Yoshiki ‘Kimono’ exhibition on display at Tokyo museum

Yoshiki ‘Kimono’ exhibition

Yoshiki (center) and his Yoshikimono designs at the ‘Kimono’ Tokyo National Museum exhibit. Yoshiki image

TOKYO – Tokyo National Museum’s “Kimono” exhibition displays approximately 300 pieces, including kimonos worn by prominent historical figures like Nobunaga, Hideyoshi and Ieyasu, as well as kimonos personally designed by Japanese superstar Yoshiki.

This exhibition of unprecedented scale offers a comprehensive overview of kimonos spanning from the 12th century to the modern era, and also includes paintings of kimonos which are considered national treasures.

The Yoshikimono fashion brand is the brainchild of global artist Yoshiki, the leader of X JAPAN who is widely considered the biggest rock star in Japan. His mission for Yoshikimono – to fuse tradition and innovation – draws upon his upbringing as the eldest son of the owner of a kimono producer. His Yoshikimono brand pays homage to the traditional form of the kimono while continuing to evolve the artform with edgy styles. His collections have advanced modern kimono fashion while respecting the traditional aesthetic sense.

The Yoshikimono 2020 collection, which opened Tokyo Fashion Week, featured visual elements from the Stan Lee comic book Blood Red Dragon (Lee based the comic on Yoshiki), as well as, one of the biggest anime series, Attack on Titan.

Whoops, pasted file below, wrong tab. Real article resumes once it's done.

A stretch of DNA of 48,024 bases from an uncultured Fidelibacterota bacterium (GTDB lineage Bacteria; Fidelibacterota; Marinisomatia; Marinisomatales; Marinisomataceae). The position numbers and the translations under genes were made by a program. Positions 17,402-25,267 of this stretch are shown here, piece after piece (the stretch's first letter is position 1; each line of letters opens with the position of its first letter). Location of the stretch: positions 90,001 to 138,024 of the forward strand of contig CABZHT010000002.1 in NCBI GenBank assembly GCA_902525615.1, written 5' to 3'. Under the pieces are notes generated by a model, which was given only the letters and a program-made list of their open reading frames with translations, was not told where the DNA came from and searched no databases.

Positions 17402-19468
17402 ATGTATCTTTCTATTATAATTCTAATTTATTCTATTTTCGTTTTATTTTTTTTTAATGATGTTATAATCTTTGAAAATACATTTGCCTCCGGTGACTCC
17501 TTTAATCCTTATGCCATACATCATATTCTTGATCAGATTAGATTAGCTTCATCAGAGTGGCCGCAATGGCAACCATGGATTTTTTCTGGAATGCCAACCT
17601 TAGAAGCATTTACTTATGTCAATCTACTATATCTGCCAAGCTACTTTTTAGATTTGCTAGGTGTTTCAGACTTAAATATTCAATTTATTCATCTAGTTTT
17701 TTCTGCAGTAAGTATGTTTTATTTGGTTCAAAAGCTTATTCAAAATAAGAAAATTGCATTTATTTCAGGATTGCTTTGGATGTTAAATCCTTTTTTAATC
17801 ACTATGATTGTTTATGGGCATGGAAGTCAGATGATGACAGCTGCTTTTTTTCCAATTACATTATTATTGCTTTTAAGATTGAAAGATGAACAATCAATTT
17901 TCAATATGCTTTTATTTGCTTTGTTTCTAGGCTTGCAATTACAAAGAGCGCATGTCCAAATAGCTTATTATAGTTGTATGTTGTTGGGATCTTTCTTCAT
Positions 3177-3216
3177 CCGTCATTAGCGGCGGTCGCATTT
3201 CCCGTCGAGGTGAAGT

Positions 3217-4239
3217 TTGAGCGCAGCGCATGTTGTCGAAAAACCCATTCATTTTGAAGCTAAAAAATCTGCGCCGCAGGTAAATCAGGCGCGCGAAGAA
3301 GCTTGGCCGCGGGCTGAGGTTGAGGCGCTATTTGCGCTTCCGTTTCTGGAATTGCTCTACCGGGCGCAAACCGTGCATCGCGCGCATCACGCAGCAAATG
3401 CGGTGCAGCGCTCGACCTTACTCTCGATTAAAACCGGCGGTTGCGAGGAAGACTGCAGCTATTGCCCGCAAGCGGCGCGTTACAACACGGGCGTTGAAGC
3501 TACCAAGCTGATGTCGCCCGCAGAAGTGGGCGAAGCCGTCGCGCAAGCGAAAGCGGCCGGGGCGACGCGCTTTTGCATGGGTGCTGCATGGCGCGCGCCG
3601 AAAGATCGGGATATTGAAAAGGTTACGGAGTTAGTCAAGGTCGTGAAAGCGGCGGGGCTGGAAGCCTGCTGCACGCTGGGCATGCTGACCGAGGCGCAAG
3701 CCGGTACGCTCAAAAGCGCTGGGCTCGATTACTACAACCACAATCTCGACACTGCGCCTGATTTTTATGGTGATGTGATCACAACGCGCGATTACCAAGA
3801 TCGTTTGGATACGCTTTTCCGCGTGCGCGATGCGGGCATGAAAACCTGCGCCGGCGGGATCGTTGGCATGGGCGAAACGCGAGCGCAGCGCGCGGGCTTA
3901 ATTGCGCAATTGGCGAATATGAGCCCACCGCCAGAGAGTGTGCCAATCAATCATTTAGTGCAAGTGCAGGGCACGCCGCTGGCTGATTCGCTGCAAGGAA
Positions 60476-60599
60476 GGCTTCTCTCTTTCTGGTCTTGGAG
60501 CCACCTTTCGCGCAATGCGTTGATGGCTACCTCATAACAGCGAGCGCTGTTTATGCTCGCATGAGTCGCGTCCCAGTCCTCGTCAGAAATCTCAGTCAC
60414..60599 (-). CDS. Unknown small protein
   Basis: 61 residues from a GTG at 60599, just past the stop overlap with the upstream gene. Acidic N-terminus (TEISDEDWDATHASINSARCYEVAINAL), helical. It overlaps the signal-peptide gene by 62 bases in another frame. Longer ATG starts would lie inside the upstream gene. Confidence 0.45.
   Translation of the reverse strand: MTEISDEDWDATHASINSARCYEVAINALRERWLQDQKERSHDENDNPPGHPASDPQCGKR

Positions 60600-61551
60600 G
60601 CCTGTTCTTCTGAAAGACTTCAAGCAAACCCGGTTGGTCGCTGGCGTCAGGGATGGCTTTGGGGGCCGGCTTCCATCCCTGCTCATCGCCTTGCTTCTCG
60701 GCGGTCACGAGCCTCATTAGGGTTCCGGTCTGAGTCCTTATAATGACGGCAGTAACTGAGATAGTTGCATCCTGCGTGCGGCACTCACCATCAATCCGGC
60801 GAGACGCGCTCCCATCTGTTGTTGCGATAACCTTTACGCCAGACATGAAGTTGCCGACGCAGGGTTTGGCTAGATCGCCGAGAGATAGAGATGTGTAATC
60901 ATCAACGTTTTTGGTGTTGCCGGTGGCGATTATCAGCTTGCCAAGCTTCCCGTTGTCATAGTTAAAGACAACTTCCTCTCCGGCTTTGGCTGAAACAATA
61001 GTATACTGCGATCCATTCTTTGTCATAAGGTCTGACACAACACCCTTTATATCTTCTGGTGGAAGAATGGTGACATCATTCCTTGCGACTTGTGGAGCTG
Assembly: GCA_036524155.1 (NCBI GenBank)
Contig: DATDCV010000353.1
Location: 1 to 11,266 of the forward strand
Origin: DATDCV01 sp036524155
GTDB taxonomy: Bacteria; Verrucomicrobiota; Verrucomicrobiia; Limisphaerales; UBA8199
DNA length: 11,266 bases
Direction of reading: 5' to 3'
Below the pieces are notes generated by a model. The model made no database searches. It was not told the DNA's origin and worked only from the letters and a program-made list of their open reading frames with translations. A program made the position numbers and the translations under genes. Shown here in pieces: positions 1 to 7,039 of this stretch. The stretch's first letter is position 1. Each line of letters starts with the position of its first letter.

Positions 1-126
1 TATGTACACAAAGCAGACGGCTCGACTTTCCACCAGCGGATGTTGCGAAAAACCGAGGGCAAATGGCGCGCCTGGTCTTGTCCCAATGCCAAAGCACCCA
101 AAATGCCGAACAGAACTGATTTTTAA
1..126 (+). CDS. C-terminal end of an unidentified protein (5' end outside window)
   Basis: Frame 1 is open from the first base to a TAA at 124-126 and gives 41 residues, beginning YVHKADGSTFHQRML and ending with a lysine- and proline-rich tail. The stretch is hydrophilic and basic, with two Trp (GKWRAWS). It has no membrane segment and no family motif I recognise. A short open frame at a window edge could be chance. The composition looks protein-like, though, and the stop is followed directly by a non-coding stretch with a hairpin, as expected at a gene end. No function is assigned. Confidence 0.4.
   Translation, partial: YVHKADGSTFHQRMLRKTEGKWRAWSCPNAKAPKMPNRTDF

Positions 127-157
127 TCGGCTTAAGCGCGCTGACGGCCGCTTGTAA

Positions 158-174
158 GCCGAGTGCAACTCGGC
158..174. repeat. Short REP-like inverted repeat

Yoshiki ‘Kimono’ exhibition

A Yoshikimono 2020 design inspired by the Stan Lee comic book ‘Blood Red Dragon,’ which Lee based on Yoshiki. Yoshiki image

In February 2020, Yoshikimono was also selected for the kimono exhibition of the world-famous Victoria and Albert Museum in London and is currently on display alongside works by designers such as Alexander McQueen, Yves Saint Laurent and John Galliano.

The kimono, a revered symbol of ancient Japanese culture, first emerged over 1,000 years ago, and yet remains a significant mode of expression in modern fashion. The new “Kimono” exhibition will provide a rich, colorful glimpse of this storied past, and relies on Yoshikimono to offer a bold look toward the future.

“More than 10 years have passed since I established Yoshikimono as a designer. Currently, I have come to receive many offers from overseas, but I am truly honored to have my creations exhibited in Japan, the origin of kimono culture, at the prestigious Tokyo National Museum,”
said Yoshiki.

The exhibition is on view through Aug. 23.